Think tanks find it difficult to fundraise in developing countries. Outside of the usual international development agencies, few domestic private funders exist. The new Indian Government offers new arguments in favour of funding think tanks that should be considered by think tanks and their supporters alike. If it is good for India (and China) ...
Posts from the ‘Reviews’ Category
Are all think tank awards useless? In this article I argue that awards can be developed to celebrate good work, increase the visibility of think tanks in their societies, and contribute to the development of the think tank community as a whole. After reviewing three rankings: the UPenn go to think tank ranking, the RePEc economics think tanks ranking, and the ICCG environment and energy think tank map and ranking, and compares them with the Prospect Award. I argue that the Prospect Magazine Award offer a model to follow and adapt in different countries and an alternative to global or regional de-contextualised rankings.
Over the next few weeks I will be reviewing the transparency of think tanks in different programmes using Transparify's approach. I hope this analysis will contribute to greater openness among think tanks as well as their supporters. This post outlines the approach taken and links to the ratings themselves.
Supporting think tanks is a complex matter. DFAT (Australia) has taken on a massive task of developing the knowledge sector in Indonesia, of which think tanks are a part of. An evaluation of a pilot offered some recommendations that were duly considered by the funder. Here, I offer some comments on the recommendations and the funder's response.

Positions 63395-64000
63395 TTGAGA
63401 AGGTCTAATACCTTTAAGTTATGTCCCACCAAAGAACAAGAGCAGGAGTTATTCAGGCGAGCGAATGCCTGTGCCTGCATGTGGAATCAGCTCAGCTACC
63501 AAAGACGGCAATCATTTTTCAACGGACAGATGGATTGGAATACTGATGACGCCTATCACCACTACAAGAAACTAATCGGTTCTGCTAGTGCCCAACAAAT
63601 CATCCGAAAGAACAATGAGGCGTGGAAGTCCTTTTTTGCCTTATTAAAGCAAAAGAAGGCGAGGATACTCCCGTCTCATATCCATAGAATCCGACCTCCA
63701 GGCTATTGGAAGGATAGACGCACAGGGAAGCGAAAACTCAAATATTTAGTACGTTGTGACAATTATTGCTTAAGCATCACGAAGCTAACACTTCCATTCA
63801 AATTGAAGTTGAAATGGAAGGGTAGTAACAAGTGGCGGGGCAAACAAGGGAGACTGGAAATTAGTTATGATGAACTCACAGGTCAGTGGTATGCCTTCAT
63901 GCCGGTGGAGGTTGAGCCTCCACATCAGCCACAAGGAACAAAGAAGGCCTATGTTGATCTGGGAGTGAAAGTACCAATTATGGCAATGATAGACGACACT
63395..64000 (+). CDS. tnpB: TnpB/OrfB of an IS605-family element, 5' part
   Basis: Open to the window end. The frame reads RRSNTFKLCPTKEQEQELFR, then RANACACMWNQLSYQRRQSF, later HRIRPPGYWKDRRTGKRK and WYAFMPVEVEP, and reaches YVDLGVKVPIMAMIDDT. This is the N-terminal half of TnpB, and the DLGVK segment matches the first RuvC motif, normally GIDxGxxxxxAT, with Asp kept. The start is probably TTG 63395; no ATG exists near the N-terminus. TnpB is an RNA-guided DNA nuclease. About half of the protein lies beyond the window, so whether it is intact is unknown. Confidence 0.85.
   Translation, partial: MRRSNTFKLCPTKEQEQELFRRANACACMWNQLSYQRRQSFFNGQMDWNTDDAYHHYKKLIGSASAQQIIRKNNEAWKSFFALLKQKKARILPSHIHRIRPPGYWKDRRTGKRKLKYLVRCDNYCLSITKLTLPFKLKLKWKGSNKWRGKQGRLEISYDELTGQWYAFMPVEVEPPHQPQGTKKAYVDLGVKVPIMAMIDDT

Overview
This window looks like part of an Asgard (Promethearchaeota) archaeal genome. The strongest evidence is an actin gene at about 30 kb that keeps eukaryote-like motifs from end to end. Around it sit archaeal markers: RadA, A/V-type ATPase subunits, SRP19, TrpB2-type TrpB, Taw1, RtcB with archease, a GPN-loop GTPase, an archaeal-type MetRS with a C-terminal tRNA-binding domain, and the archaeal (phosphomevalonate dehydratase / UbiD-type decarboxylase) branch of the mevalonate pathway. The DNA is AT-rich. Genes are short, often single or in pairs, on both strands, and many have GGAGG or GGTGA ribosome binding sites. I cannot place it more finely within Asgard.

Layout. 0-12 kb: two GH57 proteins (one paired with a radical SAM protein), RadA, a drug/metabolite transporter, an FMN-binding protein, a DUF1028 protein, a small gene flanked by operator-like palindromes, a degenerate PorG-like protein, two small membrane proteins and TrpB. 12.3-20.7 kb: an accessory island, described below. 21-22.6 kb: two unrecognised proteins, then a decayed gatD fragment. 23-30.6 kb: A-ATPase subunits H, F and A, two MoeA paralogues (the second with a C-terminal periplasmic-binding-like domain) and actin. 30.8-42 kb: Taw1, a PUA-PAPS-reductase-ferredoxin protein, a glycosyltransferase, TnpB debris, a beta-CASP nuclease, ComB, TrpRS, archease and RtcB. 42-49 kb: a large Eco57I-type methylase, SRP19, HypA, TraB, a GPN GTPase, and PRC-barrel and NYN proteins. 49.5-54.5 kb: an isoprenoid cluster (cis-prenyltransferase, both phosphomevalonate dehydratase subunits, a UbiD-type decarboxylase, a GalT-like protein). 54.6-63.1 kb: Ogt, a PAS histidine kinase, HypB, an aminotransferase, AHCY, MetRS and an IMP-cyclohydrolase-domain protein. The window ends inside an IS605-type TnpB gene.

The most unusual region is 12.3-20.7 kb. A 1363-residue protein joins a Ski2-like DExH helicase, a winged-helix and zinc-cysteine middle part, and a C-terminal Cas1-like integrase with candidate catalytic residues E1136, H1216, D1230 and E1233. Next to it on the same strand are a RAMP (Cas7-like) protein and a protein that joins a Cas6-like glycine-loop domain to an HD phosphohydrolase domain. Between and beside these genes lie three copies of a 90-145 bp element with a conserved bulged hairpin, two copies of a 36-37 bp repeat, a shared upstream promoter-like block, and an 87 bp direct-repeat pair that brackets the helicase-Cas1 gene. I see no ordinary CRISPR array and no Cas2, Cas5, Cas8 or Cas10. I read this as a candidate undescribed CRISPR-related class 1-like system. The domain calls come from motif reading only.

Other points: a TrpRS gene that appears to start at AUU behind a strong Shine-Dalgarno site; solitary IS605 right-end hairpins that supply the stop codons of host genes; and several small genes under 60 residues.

Evaluations and Rankings can hide the reality of many organisations. It is perfectly possible to be influential and popular while everyone working at the think tank is unhappy and even miserable. An organisation that can be seen, from the outside, to be the envy of all others could be gone from one day to the other if its governance and management is not up to scratch. Here is an example from Sweden.
This second post based on a series of think pieces written on supporting think tanks focuses on practical advice for the Knowledge Sector Initiative and similar efforts. It suggests that greater attention must be place on the environment of think tanks and other policy research actors. Of particular importance is to understand the real relationship between donors, grantees, and any contractors charged with delivering the initiatives' missions.